Whether or not at some stage there is some settling down where all of the knowledge, all of the stuff we can do is done and it’s a way of how we integrate it into our daily lives. I don’t know. But at the moment, yes, there is always a rush for the next thing, what’s going to come next. And we need someone that’s future facing or someone that understands this. Somebody can develop with us. There will always be the need for that. If I think back to earlier days in my career as I started life as an accountant, as I say in some interviews, that was a bit of a mismatched career for me. No, I did okay, but I mean I was bored. You had people who were very happy just doing that and built whole lives out of just doing bookkeeping and stuff. But I think now there is a bit of a– we’re more restless, I think in this simulation I did last year where we’re looking at Gen Z or the Alpha Gen or whatever they’re going to be called, it was like rootless and stateless. It was kind of, they can work from anywhere in the world on anything. They have no particular loyalty to a place, to an organization, to a specialism. It’s their loyalty is to their skills if you like and their knowledge and kind of how they want to live their lives.

And so, I think there will be an element of people who are doing part of a project, but you don’t meet them, you don’t know where they are. They’re just filing it in, shall we say, in the old journalist vernacular, I think it’s quite an exciting time because so much is changing all the time. But I think at the moment, we’re talking about AI and what it can do all the time. But this is almost like the first or second iteration of it. We don’t know what it’s going to be doing in five years’ time.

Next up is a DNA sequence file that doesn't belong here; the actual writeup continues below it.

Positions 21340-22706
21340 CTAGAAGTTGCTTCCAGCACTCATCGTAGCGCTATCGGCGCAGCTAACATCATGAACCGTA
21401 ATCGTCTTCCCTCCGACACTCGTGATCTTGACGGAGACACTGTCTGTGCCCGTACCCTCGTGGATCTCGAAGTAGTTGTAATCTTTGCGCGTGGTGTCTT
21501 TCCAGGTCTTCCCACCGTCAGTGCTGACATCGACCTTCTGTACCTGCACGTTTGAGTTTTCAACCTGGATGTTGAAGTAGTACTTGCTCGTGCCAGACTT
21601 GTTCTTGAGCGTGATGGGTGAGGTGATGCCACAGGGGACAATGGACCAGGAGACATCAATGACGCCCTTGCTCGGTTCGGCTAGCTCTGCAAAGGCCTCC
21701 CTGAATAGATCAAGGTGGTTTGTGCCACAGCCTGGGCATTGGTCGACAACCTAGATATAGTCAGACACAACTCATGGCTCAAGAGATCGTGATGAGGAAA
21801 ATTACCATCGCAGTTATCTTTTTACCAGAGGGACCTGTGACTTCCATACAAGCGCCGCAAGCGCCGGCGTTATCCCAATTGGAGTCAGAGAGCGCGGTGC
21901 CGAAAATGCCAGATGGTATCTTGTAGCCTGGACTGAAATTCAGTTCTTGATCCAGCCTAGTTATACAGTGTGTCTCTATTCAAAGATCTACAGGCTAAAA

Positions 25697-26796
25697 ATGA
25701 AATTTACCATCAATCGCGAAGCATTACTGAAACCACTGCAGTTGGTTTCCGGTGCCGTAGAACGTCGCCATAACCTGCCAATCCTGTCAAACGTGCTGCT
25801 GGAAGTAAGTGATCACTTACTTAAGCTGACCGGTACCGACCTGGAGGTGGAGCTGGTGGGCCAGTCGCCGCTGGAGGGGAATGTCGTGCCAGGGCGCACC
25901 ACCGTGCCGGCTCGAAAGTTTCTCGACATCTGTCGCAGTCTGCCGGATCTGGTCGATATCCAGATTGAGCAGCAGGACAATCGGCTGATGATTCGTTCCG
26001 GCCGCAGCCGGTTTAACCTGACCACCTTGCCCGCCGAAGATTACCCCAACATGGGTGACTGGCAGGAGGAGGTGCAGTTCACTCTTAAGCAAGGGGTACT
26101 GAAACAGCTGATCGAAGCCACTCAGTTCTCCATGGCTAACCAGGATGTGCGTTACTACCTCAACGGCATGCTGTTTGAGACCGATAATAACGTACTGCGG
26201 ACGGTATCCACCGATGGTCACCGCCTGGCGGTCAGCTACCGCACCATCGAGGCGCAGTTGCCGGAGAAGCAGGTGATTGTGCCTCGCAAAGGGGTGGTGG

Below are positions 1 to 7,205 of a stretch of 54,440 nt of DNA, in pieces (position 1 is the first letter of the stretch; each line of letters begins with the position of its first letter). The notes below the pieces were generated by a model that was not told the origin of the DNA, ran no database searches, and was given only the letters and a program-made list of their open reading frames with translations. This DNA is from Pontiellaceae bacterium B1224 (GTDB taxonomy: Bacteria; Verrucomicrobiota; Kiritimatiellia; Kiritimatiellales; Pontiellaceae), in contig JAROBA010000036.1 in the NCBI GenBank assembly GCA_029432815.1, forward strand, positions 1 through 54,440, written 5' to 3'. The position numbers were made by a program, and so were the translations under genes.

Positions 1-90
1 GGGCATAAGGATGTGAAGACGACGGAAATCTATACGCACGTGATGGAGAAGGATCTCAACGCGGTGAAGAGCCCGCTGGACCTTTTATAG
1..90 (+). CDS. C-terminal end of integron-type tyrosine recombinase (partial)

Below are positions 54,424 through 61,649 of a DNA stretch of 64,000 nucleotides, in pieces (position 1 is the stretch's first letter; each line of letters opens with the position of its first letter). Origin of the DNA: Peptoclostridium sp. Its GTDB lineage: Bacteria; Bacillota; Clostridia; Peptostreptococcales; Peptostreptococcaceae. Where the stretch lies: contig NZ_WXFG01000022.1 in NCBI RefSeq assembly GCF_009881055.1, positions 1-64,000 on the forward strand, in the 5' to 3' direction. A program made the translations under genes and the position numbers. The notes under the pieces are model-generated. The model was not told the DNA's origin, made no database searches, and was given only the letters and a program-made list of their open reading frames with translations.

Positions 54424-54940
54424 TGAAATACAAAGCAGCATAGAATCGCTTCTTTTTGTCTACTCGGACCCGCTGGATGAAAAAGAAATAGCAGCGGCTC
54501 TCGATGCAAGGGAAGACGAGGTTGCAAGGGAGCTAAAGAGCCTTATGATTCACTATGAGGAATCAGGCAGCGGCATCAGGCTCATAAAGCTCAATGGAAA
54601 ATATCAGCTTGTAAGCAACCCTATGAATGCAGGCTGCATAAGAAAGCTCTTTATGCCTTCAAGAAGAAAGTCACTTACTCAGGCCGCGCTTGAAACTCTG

Matt: Yeah. I think that’s the thing. I listened to a really interesting podcast interview between Bill Gates and Sam Altman talking about AI. And Sam Altman says something about the next 5 to 10 years, we’re going to see this rapid development in AI and what it can do. So, if you’ve got more than five years left in your career, this is going to affect you, which I think is an interesting way of thinking about it. In our book Digital Talent, we wrote about something that we called Total Talent Thinking, which was kind of the next sort of thought process along from this thinking about skills and work and jobs and things like that. And Total Talent Thinking is all about how all of the disparate silos of HR come together to think about talent and skills holistically within the organization. There’s no delineation between full-time workers, gig workers, fractional workers. There’s a sense that not all the skills will be provided by humans. And actually, HR, talent acquisition look kind of very different in that model. Do you think that’s something that we’re going to see accelerating in the next few years?

Mervyn: Without doubt. I mean, Total Talent Thinking we wrote about, as you say in a book two years ago now, as at the time of this conversation. But now, to me, it is the main thing to talk about. I mean, I was talking about it today. Every time I speak about whether it’s an event or on a webinar, I bring it in, because it’s very much of the moment. It’s very much bringing, as you say, almost the disparate parts of skills, knowledge, capability together, whether it’s full time, part time, whether it’s AI, whether it’s about output. It’s about how we get the skills together to create the output we need. And I suppose the historical employment structures don’t really fit it.